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Migration leading to high global prevalence of Chagas disease

Migratory flows have fanned the Chagas disease, and a study of 2,820 people from the countries where it is an endemic, revealed that 47% were infected by the parasite and 17% had heart lesions.

HQ Team

July 17, 2023: Migratory flows have fanned the Chagas disease, and a study of 2,820 people from the countries where it is an endemic, revealed that 47% were infected by the parasite and 17% had heart lesions.

Chagas disease, also known as American trypanosomiasis, is a potentially life-threatening illness caused by the protozoan parasite Trypanosoma Cruzi.

About seven million people worldwide are estimated to be infected with the parasite. 

The disease is found mainly in endemic areas of 21 continental Latin American nations, where it has been mostly transmitted to humans and other mammals by contact with faces or urine of triatomine bugs (vector-borne), known as kissing bugs.

It is also transmitted orally (food-borne), through blood/blood products, mother-to-child (congenital) transmission, organ transplantation, and lab accidents, according to the WHO.


In non-endemic countries, the parasite can be transmitted vertically, from mother to child, or, less commonly, through blood or organ donations. In about 40% of the cases, the infection ends up damaging the heart and the digestive system, causing Chagas disease. 

The study was done by the International Health Service at Barcelona’s Hospital Clinic, over a 17-year period. It was published in PLOS Neglected Tropical Diseases.

The parasite has spread globally through migratory flows, according to the study, which was done on one of the largest samples of people at risk of infection in a non-endemic country.

“It is therefore recommended that Latin Americans arriving in the country be tested in order to treat them if they are infected and, in the case of women of childbearing age, to prevent the vertical transmission of the parasite,” said Irene Losada, coordinator of the Chagas Initiative and first co-author of the study.

The authors wrote that many people arriving from highly endemic regions of Latin America, such as Bolivia, had never been tested before.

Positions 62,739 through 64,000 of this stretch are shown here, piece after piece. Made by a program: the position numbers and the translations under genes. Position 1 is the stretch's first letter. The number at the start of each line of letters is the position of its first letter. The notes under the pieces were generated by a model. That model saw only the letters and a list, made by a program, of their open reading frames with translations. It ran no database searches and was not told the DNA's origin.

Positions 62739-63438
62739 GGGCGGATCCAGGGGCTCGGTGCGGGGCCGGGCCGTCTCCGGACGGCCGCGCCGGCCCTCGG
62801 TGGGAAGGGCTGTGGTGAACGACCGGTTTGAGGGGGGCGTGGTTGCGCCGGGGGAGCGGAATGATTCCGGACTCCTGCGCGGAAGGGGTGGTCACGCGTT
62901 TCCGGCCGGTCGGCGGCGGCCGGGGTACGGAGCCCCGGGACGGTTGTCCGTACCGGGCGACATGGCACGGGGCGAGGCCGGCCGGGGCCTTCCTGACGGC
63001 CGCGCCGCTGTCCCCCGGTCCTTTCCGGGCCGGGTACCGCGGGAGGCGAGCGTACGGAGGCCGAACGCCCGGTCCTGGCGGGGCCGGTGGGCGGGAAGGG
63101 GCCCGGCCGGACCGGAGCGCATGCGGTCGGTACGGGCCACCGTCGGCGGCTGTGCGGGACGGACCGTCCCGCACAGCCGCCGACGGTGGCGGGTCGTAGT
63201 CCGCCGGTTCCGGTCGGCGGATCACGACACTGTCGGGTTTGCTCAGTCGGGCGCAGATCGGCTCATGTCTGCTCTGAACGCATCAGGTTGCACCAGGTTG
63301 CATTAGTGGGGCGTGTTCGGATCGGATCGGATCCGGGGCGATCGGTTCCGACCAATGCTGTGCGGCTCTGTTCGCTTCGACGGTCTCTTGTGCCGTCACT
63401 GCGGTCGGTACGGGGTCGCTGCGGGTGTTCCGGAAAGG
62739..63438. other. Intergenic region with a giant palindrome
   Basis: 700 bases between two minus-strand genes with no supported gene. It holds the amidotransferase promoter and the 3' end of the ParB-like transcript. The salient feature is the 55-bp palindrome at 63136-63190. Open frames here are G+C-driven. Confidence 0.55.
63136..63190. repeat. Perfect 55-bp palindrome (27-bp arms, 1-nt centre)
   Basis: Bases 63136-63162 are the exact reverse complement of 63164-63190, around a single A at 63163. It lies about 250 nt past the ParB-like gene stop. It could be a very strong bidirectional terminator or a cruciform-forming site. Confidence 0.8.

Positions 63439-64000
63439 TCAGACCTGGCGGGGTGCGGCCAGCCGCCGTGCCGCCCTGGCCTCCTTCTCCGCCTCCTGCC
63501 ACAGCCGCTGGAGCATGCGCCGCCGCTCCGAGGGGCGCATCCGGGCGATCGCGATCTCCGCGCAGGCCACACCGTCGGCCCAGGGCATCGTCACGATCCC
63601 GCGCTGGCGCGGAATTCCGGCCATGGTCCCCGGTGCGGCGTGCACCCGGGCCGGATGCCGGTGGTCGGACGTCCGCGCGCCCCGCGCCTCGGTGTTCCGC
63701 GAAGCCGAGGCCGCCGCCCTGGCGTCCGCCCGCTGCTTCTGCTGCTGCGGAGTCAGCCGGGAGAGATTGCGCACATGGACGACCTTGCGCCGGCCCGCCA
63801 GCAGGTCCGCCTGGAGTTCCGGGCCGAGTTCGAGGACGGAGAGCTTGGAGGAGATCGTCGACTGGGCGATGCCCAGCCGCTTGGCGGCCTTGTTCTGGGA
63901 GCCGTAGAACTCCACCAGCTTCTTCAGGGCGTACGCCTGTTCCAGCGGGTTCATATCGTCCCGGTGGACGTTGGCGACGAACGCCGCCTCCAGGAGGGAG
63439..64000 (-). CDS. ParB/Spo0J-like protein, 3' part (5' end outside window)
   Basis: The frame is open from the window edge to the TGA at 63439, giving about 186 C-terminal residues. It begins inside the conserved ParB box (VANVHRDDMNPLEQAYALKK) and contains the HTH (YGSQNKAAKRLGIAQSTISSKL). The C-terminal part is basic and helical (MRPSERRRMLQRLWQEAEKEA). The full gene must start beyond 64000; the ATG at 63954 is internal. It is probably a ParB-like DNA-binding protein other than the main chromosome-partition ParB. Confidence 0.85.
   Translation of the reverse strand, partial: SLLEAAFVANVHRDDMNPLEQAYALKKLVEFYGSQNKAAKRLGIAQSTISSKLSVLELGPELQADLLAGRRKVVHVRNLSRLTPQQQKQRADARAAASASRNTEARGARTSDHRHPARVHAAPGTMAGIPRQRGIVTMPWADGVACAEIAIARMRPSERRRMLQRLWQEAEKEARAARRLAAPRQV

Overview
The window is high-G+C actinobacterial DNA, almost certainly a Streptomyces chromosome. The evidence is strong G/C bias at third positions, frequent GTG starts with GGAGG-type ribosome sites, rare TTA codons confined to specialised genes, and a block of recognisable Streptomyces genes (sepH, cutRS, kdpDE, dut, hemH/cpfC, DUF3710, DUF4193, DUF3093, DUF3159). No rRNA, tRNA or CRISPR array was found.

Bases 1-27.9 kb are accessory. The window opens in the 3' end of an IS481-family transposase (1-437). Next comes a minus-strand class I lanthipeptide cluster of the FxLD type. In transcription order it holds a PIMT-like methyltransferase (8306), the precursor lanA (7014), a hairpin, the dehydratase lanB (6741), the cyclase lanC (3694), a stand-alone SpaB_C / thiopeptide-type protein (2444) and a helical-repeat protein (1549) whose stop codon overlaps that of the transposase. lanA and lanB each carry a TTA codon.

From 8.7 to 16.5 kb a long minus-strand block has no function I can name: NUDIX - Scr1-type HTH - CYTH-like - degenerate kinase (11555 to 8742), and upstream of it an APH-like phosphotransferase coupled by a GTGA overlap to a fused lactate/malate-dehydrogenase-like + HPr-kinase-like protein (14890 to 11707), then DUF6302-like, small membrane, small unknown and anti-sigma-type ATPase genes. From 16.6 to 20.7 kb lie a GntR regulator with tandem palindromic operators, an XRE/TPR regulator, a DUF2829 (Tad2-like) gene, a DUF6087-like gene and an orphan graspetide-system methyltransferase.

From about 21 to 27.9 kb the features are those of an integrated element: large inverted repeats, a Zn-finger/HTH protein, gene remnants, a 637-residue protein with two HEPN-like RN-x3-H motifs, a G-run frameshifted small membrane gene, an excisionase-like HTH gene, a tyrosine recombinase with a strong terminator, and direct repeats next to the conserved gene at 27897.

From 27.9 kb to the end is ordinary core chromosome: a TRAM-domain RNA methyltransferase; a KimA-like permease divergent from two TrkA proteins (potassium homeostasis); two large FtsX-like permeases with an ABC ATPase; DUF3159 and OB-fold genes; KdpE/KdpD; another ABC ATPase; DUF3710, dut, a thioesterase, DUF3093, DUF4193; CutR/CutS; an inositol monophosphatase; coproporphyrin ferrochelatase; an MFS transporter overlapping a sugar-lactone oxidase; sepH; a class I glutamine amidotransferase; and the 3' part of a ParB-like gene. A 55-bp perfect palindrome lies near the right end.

Chagas disease was once entirely confined to continental rural areas of the Region of the Americas — excluding the Caribbean islands.

Due to increased population mobility over previous decades, most infected people now live in urban settings and the infection has been increasingly detected in the US, Canada, and many European and some African, Eastern Mediterranean, and Western Pacific countries.

Under-diagnosed in Spain

“The infection is clearly under-diagnosed even in Spain, one of the European countries with the highest diagnostic coverage,” warns Maria Jesús Pinazo, last author of the study, a former researcher at ISGlobal, and currently at DNDi.

Although in most cases an electrocardiogram was sufficient to detect the lesions, an echocardiogram was needed in 10% of cases.

“These results reinforce the importance of echocardiograms in the initial assessment of patients with T. cruzi infection,”  said Pedro Laynez-Roldán, ISGlobal researcher and physician at the Clínic’s International Health Service.

Trypanosoma cruzi infection is curable if treatment is initiated soon after infection. In chronic patients, antiparasitic treatment can potentially prevent or curb the disease progression and prevent transmission, for instance, mother-to-child infection.

Up to a third of chronically infected people develop cardiac alterations and one in ten develop digestive, neurological or mixed alterations which may require specific treatment.

Vector control

Key strategies to prevent Chagas disease include vector control (in Latin America); screening of blood, blood products, and organs prior to transfusion and transplantation, testing and treating girls, women of reproductive age, newborns, and siblings of infected mothers without previous antiparasitic treatment.

The kissing bug typically live in the wall or roof cracks of homes and peri-domiciliary structures, such as chicken coops, pens, and warehouses, in rural or suburban areas.

Normally they hide during the day and become active at night when they feed on animal blood, including human blood. They usually bite an exposed area of skin such as the face — hence its common name, kissing bug, and the bug defecates or urinates close to the bite.

Eyes, mouth

The parasites enter the body when the person instinctively smears the bug’s feces or urine into the bite, other skin breaks, the eyes, or the mouth.

The first visible signs can be a skin lesion or a purplish swelling of the lids of one eye. Additionally, they can present fever, headache, enlarged lymph glands, pallor, muscle pain, difficulty in breathing, swelling, and abdominal or chest pain.

During the chronic phase, the parasites are hidden mainly in the heart and digestive muscles. One to three decades later, up to a third of patients suffer from cardiac disorders and up to one in 10 suffer from digestive — enlargement of the oesophagus or colon — neurological or mixed alterations.

In later years the infection in those patients can cause the destruction of the nervous system and heart muscle, consequent cardiac arrhythmias or progressive heart failure and sudden death.

There is no vaccine to prevent Chagas disease. Vector control has been the most effective method of prevention in Latin America.

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